Bill D

  11. #11
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    I have these two:

    https://www.dewalt.com/products/powe...l-only/dcd791b

    https://www.dewalt.com/products/powe...l-only/dcd996b

    I use the compact mostly and like it. I bought the hammer drill last year for those times it's handy to have two drills and for the occasional hammer drill needs. No problems with either. The compact would go a day or two on a single 2ah battery while I was flipping a house.

  12. #12
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    I had an old corded (super cheap) B&D drill that sufficed for drilling screw holes into my basement foundation. I used the thing maybe three times a year. We decided to redo our kitchen and I bought a Bosch Rotary Hammer drill to use as sort of jack hammer to take up the glued flooring. It worked great. The Bosch has three modes: plain drill, hammer drill and impact.

    Then I took the B&D to my daughters condo in DC (I lived in Kansas) and tried to drill a hole in real concrete. Darn near burned the thing out drilling one hole. The next time, I took a Bosch Rotary Hammer drill and it went through the stuff like butter.

    My point is that there is a big difference.

  13. #13
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    I use to work in a manufacturing plant. I spent well over 10 years on a production floor. When I first started there we were primarily using corded drill and pneumatic impacts. It was also observed that all the extension cords running everywhere was an extreme hazard. So we switched to cordless. Over the course of a couple months we had several Manufacturer Representatives come through our facilities to educate us about their products and educate themselves on exactly what we were doing there and what might be needed or better suited for our work. All the big names came through; Dewalt, Hitachi, Hilti, Milwaukee..........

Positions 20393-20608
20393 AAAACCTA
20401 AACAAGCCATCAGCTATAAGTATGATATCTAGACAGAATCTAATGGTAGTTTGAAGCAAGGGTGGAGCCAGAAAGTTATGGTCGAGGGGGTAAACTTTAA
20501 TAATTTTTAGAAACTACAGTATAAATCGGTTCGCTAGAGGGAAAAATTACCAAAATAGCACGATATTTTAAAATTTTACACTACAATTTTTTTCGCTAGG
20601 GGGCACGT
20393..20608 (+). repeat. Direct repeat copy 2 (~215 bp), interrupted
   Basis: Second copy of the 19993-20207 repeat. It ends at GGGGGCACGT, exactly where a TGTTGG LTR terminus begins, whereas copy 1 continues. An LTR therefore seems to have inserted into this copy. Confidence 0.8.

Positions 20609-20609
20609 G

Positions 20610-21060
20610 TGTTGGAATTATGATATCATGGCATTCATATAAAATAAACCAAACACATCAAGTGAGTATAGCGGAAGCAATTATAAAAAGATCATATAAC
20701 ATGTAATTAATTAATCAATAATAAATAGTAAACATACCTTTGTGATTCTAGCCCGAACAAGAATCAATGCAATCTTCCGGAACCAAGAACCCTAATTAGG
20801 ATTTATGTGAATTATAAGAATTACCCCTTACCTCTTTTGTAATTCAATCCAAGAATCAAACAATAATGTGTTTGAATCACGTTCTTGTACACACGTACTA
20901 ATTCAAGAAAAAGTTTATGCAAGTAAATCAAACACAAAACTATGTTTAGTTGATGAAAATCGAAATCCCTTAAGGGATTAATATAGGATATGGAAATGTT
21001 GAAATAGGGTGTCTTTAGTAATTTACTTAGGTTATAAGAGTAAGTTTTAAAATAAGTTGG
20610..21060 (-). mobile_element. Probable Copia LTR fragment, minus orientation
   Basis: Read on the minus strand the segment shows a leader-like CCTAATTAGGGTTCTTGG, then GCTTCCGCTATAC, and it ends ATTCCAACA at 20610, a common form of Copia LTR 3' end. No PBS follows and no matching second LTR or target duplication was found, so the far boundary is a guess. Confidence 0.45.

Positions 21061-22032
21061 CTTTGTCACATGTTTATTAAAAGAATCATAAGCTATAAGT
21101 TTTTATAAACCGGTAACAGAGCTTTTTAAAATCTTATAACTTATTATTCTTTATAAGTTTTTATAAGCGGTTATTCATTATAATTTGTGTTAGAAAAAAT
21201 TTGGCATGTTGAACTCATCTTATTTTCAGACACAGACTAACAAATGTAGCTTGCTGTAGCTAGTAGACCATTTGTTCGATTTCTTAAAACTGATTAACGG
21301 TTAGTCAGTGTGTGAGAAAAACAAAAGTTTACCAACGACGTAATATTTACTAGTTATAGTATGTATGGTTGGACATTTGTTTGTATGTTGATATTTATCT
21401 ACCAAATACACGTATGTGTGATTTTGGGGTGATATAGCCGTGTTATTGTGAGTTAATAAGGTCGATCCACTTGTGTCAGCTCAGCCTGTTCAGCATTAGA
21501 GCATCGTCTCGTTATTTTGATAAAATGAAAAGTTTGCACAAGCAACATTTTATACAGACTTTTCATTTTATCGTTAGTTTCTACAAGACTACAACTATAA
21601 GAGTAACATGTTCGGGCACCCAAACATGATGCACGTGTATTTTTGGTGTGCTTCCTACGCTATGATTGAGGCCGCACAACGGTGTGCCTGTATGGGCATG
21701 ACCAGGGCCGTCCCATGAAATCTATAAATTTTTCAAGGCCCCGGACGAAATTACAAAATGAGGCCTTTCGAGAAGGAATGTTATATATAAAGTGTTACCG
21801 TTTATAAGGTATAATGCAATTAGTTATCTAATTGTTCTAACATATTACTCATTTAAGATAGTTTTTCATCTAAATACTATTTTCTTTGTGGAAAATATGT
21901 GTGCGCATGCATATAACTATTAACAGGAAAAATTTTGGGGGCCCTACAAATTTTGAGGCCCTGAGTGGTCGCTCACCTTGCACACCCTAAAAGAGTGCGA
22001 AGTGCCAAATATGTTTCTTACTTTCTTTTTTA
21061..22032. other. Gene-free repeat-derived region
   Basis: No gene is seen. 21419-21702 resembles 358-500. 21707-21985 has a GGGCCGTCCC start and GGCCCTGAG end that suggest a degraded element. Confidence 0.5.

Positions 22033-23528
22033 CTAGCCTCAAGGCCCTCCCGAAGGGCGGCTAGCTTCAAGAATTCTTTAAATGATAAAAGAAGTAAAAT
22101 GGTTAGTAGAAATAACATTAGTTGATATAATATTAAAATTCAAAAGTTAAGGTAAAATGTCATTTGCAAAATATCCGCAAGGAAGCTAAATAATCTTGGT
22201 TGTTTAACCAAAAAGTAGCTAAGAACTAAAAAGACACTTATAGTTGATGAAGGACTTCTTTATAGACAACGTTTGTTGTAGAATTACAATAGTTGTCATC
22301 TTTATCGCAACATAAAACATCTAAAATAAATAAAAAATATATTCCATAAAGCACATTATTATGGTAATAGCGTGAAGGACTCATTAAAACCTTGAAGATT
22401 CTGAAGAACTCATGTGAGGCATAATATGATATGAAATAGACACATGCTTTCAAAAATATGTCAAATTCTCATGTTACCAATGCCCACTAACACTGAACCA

One thing that they all said was that the drills and the motors for a drill were never designed to be a driver really. That was what they said about their tools.
    They recommended using their impacts for driving all fasteners and told us to use the drills for drilling only. As there are many benefits and features that each offer for their specific tasks that they were designed for.
    One big difference for sure is the fact that most drills keep spinning even after you let off of the trigger, which can result in a snapped screw when driving into some materials.
    But to each their own, I know I have used a drill for driving as well, we all have. But now I keep 2 impacts in my garage. Those 1/4" cordless impacts are absolutely wonderful in my opinion.
    I went with Dewalt. Not that I believed that Dewalt was more superior to the competition or anything, as I really think that they are all really close. I went with Dewalt because they have an excellent service center in this town.
    The manager at our service center will not argue with you about the warranty one bit, he simply flips the tool, looks at the product date and tells you if it is still under the factory warranty or not, if not then the will break down your options from there. I think they have a tool refurbish program on just about any tool that is under the Stanley-Bostich or whatever umbrella it is. As I had no issues getting a 25 year old tool repaired for what I considered to be a good price. The refurbished tools come with a warranty as well, either 6 months or a year.

  14. #14
    I have the Dewalt DCD996B 20V brushless hammer drill. I don't use the hammer function much, but I did use it to drill some 3/8" holes in a concrete slab about 3" deep and it performed just fine. It's a little heavier than the non-hammer 991, but not too bad. It seems to have just as much power as my old corded 1/2" Dewalt drill, and those 5Ah batteries last a long time.